If your child with diabetes is entering a school for the first time, meet several weeks before school starts with the school principal, school nurse, teachers, and other school personnel who will have direct contact with your child.
Deepti Rawal, MD
- internal medicine
Location and Office HoursCT Multispecialty Group Endocrinology
Hartford, CT 06106
- monday: 9:00AM - 4:30PM
- tuesday: 9:00AM - 4:30PM
- wednesday: 9:00AM - 4:30PM
- thursday: 9:00AM - 4:30PM
- Anthem BlueCross BlueShield
- ConnectiCare (EmblemHealth)
- Great-West Healthcare Cigna
- Tricare/Humana Military Healthcare
- United Healthcare
- Hartford Hospital
What should I do when my child first enters school with diabetes?
American Diabetes Association answered
How can endocrine-disrupting chemicals (obesogens) affect my metabolism?
Ashley Koff, RD, Nutrition & Dietetics, answeredThere's evidence to show that ingredients in some foods can disrupt your metabolism and your hormonal system, which impacts how well your body processes and burns energy. A class of natural and synthetic chemicals known as endocrine disrupting chemicals (EDCs), also gaining the name "obesogens," can act in a variety of ways to make and keep you fat: by mimicking human hormones such as estrogen, by misprogramming stem cells to become fat cells, and, researchers think, by altering the function of genes. They enter our bodies through a variety of ways: from natural hormones found in soy products, from hormones administered to animals, from plastics in some food and beverage packaging, from ingredients added to processed foods, and from pesticides sprayed on produce. The lesson: when you eat minimally processed natural foods, you help stoke your body's metabolism so you can burn more fat.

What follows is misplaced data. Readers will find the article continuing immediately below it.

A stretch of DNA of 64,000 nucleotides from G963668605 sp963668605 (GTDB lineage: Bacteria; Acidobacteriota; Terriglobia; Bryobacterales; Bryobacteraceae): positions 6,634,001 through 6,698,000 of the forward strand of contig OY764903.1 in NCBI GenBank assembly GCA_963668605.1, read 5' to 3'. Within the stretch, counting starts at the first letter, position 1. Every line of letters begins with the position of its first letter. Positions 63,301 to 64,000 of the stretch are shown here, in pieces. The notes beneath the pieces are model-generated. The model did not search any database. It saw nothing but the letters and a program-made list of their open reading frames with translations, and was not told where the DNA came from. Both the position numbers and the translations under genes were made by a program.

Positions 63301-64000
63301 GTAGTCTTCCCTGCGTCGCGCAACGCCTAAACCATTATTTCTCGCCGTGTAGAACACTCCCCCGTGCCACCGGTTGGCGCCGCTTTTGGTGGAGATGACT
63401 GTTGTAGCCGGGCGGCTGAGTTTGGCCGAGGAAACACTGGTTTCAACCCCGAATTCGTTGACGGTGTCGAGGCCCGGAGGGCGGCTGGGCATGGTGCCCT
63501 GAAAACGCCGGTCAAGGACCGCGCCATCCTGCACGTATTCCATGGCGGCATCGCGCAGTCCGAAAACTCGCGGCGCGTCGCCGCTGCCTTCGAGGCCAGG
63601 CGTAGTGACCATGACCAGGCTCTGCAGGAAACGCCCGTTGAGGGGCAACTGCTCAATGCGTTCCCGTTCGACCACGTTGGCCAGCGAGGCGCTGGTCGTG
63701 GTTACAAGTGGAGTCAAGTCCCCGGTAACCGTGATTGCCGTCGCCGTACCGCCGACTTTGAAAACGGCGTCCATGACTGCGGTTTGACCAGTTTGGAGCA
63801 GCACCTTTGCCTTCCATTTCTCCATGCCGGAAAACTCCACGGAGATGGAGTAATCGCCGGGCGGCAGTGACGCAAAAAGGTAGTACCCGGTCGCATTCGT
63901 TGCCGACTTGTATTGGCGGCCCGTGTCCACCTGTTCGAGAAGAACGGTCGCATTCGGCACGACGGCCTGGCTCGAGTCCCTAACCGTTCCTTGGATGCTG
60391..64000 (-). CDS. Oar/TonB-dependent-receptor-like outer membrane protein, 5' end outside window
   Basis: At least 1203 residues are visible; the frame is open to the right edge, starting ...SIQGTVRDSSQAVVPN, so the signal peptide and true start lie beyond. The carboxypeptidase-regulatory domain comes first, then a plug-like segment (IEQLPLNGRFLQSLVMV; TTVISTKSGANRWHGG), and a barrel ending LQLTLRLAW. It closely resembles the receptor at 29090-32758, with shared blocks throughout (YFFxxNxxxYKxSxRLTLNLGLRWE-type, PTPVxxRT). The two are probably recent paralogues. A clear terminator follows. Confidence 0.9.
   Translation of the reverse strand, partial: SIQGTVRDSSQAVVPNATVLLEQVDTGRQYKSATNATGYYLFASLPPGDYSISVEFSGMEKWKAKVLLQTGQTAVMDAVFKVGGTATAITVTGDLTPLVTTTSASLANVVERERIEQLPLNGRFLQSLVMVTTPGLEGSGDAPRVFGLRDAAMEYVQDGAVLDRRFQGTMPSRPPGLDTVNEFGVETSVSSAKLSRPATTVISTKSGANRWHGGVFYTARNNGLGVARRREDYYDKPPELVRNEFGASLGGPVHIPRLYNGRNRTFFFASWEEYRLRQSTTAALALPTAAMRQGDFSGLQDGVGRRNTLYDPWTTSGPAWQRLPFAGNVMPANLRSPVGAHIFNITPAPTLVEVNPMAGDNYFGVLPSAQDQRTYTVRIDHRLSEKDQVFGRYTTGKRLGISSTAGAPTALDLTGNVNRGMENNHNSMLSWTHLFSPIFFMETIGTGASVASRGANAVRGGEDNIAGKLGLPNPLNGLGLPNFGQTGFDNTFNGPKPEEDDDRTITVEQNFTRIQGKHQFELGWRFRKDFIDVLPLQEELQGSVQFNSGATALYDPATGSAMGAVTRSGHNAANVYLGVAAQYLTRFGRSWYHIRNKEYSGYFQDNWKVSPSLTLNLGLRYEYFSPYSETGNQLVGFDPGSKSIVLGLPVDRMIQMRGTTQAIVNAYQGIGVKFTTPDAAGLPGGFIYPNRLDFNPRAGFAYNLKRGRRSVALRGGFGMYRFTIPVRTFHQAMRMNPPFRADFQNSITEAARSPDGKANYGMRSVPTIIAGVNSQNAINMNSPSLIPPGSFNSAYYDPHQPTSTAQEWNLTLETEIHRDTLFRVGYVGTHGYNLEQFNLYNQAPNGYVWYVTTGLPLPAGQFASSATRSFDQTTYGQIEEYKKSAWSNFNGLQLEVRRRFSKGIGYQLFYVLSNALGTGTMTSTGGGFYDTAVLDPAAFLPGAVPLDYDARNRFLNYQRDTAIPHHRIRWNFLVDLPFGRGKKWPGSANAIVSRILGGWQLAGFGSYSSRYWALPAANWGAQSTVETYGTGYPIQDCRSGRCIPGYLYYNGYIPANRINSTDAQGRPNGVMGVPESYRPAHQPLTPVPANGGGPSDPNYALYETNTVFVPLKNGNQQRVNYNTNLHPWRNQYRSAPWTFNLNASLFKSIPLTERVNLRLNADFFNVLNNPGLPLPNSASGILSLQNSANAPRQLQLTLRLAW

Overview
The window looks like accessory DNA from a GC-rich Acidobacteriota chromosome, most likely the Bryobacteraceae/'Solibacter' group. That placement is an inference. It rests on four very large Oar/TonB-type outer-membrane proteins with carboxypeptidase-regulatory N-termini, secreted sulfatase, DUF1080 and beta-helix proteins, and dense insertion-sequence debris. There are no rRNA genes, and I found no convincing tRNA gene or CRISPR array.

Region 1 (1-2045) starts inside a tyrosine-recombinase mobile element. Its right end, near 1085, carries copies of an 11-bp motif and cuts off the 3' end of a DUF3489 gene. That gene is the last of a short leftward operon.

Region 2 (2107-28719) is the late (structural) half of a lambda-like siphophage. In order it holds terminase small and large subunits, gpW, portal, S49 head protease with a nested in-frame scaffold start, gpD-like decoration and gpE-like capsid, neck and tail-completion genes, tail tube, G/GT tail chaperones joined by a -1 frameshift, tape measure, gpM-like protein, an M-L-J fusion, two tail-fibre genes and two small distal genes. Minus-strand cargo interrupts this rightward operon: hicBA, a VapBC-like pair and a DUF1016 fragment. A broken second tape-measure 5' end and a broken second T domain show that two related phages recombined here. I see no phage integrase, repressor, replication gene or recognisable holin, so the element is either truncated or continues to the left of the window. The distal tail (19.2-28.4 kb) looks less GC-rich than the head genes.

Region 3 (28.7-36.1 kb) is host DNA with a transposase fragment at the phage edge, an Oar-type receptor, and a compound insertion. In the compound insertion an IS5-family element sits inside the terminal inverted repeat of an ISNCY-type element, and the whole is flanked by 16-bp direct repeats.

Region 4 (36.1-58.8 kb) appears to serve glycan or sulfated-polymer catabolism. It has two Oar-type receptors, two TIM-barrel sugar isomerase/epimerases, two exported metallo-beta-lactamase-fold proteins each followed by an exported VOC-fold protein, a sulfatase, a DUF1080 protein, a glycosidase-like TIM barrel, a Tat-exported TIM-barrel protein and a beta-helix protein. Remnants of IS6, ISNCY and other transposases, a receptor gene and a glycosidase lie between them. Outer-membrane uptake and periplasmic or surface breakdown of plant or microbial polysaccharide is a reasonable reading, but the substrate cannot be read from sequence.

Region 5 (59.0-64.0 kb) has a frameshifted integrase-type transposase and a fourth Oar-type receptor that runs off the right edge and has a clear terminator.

Are compounded bioidentical hormones natural?
Lauren Streicher, MD, Obstetrics & Gynecology, answeredLike many new phrases, “bioidentical” means different things to different people. Generally, however, most women inquiring about bioidentical hormones are referring to compounded hormones that are advertised as being safer and better than FDA-approved estrogen and progestogens distributed by pharmaceutical companies.
The only thing that is natural is to drink the horse urine or eat the soy plant (both are used in the manufacturing of hormones). All plant-derived hormone preparations, whether they come from a compounding pharmacy or a large commercial pharmacy, require a chemical process to synthesize the final product, which can then be put into a cream, a spray, a patch or a pill. Promoters of compounded plant-derived hormones use the terms "natural" and "bioidentical" because it is appealing to consumers and implies that it is not synthetic.
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